How to escape reality in a Dutch rainy day? Host a book club!
I am a big fan of all sort of ”Book challenges”, ”Read-the-world lists” and ”Absolutely must-read lists” and one day while listing different ”pins” on Pinterest in the train, I got the idea to host a Book club at my place and invite one representative of a different country which literature and classics I don’t really know and never heard of. I work in an international company and have colleagues from all around the globe, so having books from the four corners of the world was not an issue at all ):
So I dropped an e-mail to all my potential guests and people started reacting with enthusiasm to come and share books from their respective homelands.
So on this rainy Saturday afternoon, we were reunited around a cup of hot beverage eating a home-made tiramisu (Thanks, Masa!) talking about ”BOOKS”.
Here is our selection of books from different countries, on different topics and originally written in different languages:
1. Promise at Dawn by Romain Gary (French:Â La Promesse de l’aube)
An amazing French novel by Romain Gary considered being an autobiographical novel is about Romain Gary’s childhood and his nurturing and education his mother aimed to give him her entire life. It’s about a mother-son love and relationship based on his mother’s confidence in the bright future of her son. According to the narration, she was convinced that he will become a General or an Ambassador and he became an Ambassador in his real life. A real story that can shake all your perceptions and beliefs about parents-children relationships, nurturing and education. A must-read at least for me.
The novel was adapted in the cinema as well: Promise at Dawn
2. Beauty in morning and other stories by Mukhtar Auezov – Classics of Kazakh literature
The second book is a compilation of short stories about life and lifestyle in Kazakhstan. Apparently this book is one of the very few Kazakh books that have been translated into English. It’s considered as a classic in Kazakhstan and it’s mandatory to read it at school. Some of ot the stories are sad, but for those who do not know much about this country of extrem weather conditionss, it’s a nice reading. On my night table!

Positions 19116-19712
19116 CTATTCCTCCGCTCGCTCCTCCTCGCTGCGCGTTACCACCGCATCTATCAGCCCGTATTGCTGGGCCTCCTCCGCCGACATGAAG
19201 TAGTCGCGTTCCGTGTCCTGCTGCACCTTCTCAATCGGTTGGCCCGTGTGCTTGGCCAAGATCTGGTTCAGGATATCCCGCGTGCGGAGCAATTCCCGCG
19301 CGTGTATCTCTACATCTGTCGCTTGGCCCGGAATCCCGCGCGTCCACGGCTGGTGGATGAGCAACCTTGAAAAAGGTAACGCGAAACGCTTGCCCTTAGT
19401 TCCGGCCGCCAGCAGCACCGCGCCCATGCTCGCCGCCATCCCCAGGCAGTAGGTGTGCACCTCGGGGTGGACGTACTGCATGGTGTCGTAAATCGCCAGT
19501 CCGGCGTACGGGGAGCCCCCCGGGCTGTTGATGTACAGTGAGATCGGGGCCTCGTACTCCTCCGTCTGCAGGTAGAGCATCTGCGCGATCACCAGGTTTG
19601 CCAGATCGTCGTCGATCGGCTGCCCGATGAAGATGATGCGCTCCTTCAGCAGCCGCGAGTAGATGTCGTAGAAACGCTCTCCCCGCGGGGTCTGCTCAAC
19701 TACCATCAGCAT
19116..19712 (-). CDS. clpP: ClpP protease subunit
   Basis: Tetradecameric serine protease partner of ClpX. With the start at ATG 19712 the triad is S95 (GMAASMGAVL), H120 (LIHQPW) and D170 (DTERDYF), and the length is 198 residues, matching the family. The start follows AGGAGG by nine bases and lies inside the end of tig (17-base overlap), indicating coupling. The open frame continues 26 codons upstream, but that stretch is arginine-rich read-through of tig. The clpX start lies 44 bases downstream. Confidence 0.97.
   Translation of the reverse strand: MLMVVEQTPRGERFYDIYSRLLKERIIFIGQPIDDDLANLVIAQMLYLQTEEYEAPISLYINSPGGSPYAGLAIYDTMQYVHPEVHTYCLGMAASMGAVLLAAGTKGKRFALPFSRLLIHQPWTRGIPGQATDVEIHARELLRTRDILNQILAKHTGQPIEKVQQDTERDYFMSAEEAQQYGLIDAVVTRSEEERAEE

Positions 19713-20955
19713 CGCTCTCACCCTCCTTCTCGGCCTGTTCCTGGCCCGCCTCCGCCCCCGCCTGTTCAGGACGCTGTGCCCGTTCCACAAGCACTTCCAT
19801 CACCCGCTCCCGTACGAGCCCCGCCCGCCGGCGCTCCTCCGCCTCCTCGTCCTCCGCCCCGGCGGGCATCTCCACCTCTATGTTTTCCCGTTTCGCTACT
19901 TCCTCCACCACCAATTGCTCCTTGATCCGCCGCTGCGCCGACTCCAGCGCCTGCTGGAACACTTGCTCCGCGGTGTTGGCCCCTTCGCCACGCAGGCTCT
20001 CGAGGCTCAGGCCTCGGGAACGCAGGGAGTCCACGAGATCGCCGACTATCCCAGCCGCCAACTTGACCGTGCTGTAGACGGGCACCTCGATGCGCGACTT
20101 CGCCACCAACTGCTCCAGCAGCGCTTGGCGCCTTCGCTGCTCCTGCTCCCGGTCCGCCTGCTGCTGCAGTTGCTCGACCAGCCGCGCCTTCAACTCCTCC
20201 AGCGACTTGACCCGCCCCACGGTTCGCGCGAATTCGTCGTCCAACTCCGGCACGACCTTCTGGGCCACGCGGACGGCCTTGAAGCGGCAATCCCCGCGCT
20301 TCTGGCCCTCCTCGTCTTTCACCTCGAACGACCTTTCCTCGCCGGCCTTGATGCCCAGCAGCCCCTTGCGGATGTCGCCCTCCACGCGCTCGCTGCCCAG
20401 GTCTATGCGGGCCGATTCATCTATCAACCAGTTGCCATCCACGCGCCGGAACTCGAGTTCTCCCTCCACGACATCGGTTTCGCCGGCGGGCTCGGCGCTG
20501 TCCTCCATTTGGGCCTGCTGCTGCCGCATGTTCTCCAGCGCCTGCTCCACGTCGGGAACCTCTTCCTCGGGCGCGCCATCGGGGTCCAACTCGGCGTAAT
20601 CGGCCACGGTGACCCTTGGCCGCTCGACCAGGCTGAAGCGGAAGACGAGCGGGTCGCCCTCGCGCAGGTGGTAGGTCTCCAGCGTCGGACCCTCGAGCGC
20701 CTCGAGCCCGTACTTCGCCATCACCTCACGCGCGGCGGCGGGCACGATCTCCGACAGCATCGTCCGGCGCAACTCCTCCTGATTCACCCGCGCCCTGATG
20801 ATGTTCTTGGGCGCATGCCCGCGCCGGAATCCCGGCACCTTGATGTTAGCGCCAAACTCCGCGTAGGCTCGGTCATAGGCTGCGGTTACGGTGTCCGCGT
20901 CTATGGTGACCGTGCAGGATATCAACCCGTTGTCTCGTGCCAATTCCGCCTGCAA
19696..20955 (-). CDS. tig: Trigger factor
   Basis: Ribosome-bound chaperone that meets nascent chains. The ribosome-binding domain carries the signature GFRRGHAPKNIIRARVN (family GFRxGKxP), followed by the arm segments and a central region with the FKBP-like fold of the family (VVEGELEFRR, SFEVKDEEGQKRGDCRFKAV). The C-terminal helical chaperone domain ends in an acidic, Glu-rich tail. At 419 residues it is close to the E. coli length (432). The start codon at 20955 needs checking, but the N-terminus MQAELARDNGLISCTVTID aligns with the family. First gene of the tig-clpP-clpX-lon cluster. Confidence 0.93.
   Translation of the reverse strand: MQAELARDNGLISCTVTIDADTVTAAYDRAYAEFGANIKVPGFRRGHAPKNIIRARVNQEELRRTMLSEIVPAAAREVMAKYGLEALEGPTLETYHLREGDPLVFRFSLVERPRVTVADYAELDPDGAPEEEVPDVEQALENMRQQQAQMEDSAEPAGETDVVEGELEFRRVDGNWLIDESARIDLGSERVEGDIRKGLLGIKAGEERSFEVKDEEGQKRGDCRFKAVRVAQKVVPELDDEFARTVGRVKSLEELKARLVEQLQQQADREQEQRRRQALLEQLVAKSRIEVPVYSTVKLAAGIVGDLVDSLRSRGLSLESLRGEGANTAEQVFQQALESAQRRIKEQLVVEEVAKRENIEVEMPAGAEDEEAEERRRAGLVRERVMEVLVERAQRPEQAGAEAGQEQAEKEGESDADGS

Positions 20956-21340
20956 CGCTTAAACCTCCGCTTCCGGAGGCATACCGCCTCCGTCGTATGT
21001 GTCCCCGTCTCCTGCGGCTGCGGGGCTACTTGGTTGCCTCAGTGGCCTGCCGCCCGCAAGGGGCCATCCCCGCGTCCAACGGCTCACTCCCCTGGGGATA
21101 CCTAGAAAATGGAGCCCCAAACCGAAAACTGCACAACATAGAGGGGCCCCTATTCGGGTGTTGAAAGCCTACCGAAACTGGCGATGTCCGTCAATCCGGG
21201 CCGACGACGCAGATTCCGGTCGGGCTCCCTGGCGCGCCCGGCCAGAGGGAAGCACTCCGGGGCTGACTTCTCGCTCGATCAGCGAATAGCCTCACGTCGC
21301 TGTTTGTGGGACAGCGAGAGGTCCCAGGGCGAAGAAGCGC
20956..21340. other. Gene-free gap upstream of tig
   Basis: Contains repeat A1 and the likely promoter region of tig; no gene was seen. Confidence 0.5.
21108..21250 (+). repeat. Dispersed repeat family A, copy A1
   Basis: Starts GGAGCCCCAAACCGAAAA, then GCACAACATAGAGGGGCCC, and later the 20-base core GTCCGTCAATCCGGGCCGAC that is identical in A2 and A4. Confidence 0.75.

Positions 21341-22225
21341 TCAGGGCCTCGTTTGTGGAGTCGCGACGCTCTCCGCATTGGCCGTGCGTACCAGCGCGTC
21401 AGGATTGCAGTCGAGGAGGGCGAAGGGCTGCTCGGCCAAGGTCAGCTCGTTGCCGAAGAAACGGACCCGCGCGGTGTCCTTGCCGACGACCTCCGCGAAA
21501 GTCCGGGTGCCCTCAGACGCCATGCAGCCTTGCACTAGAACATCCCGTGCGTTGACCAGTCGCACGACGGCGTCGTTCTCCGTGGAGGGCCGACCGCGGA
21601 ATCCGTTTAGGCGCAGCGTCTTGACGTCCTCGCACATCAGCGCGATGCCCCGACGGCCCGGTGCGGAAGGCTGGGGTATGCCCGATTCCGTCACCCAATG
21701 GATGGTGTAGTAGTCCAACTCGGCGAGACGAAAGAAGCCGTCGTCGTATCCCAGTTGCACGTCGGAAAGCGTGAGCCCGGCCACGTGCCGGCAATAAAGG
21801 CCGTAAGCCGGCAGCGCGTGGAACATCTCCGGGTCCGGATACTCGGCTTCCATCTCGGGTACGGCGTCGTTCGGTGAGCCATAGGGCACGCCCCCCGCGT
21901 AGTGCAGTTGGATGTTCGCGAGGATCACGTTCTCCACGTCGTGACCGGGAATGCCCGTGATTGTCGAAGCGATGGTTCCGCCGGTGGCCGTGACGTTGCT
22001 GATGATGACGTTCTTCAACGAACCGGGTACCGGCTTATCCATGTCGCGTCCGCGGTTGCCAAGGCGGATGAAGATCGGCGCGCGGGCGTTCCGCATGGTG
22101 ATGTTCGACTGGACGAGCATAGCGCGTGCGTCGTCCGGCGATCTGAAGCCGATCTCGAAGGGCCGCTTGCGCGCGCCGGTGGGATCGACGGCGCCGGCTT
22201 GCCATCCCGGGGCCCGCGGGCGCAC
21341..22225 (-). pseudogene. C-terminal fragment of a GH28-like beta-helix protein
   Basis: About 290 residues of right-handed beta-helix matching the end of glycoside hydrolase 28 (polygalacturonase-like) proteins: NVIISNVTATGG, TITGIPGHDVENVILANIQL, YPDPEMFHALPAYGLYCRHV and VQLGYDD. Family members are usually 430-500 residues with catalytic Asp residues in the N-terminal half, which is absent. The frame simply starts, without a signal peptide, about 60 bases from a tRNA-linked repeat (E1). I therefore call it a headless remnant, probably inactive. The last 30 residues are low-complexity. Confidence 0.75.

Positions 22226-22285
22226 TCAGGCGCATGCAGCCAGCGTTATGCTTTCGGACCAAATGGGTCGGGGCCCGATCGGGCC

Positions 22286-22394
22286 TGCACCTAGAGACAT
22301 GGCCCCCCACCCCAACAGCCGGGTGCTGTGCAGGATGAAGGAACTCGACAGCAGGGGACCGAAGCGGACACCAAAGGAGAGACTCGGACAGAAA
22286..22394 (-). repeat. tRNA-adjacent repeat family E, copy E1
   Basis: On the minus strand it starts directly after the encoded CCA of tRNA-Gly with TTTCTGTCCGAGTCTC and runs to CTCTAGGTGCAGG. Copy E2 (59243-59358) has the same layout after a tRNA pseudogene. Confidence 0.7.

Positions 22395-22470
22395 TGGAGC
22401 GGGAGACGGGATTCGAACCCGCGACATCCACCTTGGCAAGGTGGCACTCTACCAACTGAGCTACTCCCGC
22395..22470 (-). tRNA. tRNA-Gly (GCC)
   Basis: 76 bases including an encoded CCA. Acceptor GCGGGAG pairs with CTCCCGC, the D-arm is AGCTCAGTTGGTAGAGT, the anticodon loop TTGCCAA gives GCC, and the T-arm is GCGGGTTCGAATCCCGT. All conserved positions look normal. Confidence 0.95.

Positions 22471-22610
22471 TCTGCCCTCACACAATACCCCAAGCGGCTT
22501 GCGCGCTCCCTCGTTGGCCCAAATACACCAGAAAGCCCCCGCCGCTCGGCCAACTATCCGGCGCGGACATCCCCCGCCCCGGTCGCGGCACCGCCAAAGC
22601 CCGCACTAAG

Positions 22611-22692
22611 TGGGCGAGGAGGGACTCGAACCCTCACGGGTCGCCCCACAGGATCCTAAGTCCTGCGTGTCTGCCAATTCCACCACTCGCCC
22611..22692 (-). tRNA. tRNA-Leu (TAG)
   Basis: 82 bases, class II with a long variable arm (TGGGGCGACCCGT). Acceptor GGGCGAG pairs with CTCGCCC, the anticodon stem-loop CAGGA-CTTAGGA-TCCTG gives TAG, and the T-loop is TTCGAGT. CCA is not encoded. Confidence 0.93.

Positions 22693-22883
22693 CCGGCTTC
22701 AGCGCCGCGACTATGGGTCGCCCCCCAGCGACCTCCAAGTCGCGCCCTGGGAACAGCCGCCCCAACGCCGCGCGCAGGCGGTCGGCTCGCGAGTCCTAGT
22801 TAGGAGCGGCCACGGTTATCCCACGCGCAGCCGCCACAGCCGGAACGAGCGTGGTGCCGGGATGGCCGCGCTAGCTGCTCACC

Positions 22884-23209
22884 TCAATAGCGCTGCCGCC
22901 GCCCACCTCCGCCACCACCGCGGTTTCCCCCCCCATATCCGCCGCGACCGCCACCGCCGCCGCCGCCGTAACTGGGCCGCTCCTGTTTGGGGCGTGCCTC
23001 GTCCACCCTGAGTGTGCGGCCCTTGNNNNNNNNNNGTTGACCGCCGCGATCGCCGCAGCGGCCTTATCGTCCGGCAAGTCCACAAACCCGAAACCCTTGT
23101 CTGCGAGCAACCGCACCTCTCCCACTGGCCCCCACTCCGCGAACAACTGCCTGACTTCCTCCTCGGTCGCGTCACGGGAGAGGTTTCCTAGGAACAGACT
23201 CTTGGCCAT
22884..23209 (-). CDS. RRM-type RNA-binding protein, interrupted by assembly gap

3. The Virgin Way by Richard Branson
Who doesn’t know this successful businessman and entrepreneur? He also wrote few books on business and leadership. I would never consider buying one of his books, but as this one was recommended by one of the attendees of the Book Club, I just grabbed it! I read it for one week during my commutting time to work and back home. Just amazing reading! So inspiring and cool at the same time! Well, it cannot be considered as a classic or high level literature, but only reading it, was a great experience for me!
4. Time of Violence by Anton Donchev (Bulgarian: Ð’Ñ€ÐµÐ¼Ðµ Ñ€Ð°Ð·Ð´ÐµÐ»Ð½Ð¾)
As a representative from Bulgaria, I talked about ”Time of Violence” an emblematique well-known Bulgarian novel that shows Bulgarian lifestyle in one of the most beautiful mountains in the world – Rhodopi mountains during the Ottoman empire.
My detailed review of the book can be found here: The books that will change your concepts about religion, history and education
5. Net takogo slova by Denis Dragunskii (Russian: ÐÐµÑ‚ Ñ‚Ð°ÐºÐ¾Ð³Ð¾ ÑÐ»Ð¾Ð²Ð°, Ð”ÐµÐ½Ð¸Ñ Ð”Ñ€Ð°Ð³ÑƒÐ½ÑÐºÐ¸Ð¹)
I am not sure if the book has been translated into English or not, but most likely not, however, this Russian book has been recommended for its short stories. It’s not a classic, neither a bestseller, it’s just a good book and can be read by people who learn Russian and want to practice their understanding. An easy-to-digest during a reainy afternoon!
Other books that have been recommended during the gathering:
1. I am Malala by Malala Yousafzai (well-known bestseller by the award-winner of the Peace Nobel prize)
2. Zuleikha opens her eyes (translated into English). Please read my review on the book here: â€Zuleikha Opens Her Eyesâ€ by Guzel Yakhina â€“ could the life in a Gulag be better than the life with your own family?
3. ÄŒudo u Poskokovoj Dragi (2009) by Ante TomiÄ‡ (Not sure if translated into English, but for those interested to know more about Croatia, could be a go).